Conservatives Mucking in Education

I breezed through a conservative blog post on education in Forbes the other day. Of course you don’t expect to have deep, thought-provoking discussion on anything in Forbes, much less education. And even though the blogger claimed to specialize in the “sector” of education (he listed himself as a Forbes “contributor,” much like the “reporters” of, I guess), it was the typical conservative stew of screw public eduction, shut down “failing” schools, administer more and harder tests, compensate “good” teachers. This one had the added flavor of suggesting, for the less well-off part of the right-wing coalition, I suppose, that public educators are in something of a conspiracy to dumb down education to save their cushy jobs. In this, they must act a lot like right-wingers think biologist, geneticists, ecologists, paleontologists, &c., &c., you know, that cabal that has done their damnedest to hide proof of the 6 day Creation event (or the other one in Genesis 2; fundamentalists are never clear which Genesis creation story is the “real” one).

Let me step back a moment from the shoddy writing of Mr. James Marshall Crotty and the near hysteria that right-wingers always bring to policy discussions and see if we can understand what conservatives are talking about when they talk public education. Who knows? If we dug deep under the screaming they may have an idea or two. Surely an entire movement cannot be completely off-the-wall. And it’s not like the moonshine that Arne Duncan has been peddling is going to do whatever it is we expected “improved” education, of the sort that the temporizers like Mr. Duncan admires, to do.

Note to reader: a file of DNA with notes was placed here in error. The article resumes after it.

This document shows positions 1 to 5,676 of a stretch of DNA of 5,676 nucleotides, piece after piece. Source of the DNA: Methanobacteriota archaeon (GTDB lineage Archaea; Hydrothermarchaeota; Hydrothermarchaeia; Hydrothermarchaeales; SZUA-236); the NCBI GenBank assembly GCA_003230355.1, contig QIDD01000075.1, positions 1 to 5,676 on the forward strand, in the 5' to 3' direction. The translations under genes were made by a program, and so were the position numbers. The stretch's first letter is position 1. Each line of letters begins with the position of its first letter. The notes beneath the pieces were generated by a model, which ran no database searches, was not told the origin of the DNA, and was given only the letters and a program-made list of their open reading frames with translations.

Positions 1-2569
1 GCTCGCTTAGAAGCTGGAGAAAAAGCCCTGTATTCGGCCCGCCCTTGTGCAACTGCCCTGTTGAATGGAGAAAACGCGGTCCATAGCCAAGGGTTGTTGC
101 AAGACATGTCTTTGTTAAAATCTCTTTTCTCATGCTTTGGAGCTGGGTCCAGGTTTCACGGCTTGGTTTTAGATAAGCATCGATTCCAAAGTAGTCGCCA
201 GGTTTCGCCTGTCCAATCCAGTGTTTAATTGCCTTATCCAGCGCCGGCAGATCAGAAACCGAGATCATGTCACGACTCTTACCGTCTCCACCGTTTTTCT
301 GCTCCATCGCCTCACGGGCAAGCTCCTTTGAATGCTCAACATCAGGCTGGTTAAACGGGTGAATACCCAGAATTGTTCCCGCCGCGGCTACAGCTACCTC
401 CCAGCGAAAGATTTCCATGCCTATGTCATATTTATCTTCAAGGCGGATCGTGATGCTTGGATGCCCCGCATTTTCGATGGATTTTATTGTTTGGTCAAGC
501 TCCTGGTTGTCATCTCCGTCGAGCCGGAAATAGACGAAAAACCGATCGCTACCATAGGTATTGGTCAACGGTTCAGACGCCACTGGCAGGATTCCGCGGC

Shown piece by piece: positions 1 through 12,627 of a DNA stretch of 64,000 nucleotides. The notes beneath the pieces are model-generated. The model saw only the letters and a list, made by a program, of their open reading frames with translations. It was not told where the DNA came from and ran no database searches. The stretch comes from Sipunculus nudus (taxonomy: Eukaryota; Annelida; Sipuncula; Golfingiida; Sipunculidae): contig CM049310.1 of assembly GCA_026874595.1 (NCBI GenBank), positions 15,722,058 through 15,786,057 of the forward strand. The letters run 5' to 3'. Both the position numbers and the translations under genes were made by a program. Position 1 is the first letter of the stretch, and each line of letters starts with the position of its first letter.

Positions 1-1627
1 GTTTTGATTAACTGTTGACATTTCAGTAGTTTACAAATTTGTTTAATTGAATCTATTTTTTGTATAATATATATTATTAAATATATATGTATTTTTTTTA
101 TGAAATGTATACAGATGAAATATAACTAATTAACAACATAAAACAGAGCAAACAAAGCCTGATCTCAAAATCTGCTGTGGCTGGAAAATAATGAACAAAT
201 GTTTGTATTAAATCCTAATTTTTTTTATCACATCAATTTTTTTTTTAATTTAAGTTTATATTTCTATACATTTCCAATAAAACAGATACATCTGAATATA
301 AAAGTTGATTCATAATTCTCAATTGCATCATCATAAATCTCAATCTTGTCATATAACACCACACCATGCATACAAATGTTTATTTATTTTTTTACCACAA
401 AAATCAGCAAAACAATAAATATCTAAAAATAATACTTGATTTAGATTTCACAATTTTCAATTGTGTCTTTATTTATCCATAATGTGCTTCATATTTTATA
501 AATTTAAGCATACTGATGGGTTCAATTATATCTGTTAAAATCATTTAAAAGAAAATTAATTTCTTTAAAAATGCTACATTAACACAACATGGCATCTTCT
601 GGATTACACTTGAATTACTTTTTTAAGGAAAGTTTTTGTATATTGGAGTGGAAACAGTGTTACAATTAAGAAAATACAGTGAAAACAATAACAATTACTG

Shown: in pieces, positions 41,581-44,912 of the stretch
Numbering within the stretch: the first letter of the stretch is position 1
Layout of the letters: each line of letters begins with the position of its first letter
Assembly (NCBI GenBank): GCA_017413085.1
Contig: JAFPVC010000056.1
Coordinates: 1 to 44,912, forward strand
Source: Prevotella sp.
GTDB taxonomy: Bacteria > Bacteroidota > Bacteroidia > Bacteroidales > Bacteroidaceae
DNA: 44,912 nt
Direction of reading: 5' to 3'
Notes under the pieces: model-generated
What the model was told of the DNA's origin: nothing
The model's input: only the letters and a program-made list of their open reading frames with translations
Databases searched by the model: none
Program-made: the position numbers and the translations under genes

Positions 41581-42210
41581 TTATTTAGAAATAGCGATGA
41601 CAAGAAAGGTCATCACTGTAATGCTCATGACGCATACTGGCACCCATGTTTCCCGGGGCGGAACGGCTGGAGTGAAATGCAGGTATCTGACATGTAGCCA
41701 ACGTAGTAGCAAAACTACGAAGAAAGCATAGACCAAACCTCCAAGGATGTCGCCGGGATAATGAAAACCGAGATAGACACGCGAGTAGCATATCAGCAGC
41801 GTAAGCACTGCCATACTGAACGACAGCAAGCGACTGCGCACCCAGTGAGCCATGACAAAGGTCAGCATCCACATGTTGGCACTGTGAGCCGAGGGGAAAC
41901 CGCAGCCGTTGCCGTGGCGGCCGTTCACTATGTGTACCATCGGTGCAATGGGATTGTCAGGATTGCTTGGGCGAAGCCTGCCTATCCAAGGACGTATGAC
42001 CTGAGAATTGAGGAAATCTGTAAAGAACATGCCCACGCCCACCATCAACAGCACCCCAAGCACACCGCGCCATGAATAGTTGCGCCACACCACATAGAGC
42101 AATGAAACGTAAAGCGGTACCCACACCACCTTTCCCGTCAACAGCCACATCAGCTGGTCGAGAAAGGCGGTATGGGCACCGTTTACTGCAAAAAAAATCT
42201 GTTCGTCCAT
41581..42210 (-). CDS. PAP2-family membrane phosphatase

First, let’s assume that the policy positions of the conservatives are genuinely believed by them.. I realize that most of the readers of Forbes are conservatives for one reason: less tastes, less regulation. And throw in some opportunities that privatizing government services might offer for further enrichment of the already stuffed and I think you have the mind-set of the main backbone of the conservative-tea party movement. The Koch brothers don’t invest real money in politics to produce a better education policy.

But, that said, there are numerous policy-paper producing organizations, and while I suspect most of it is funded to give the appearance to undecided moderates that there is an intellectual basis for their positions (or to give the rabid something to scream about), and it might advance public discussion of policy (at some future date when the Republican Party has somehow become a party that participates in governing rather than obstruction)) to try to figure out whether there is an intellectual basis for their policies.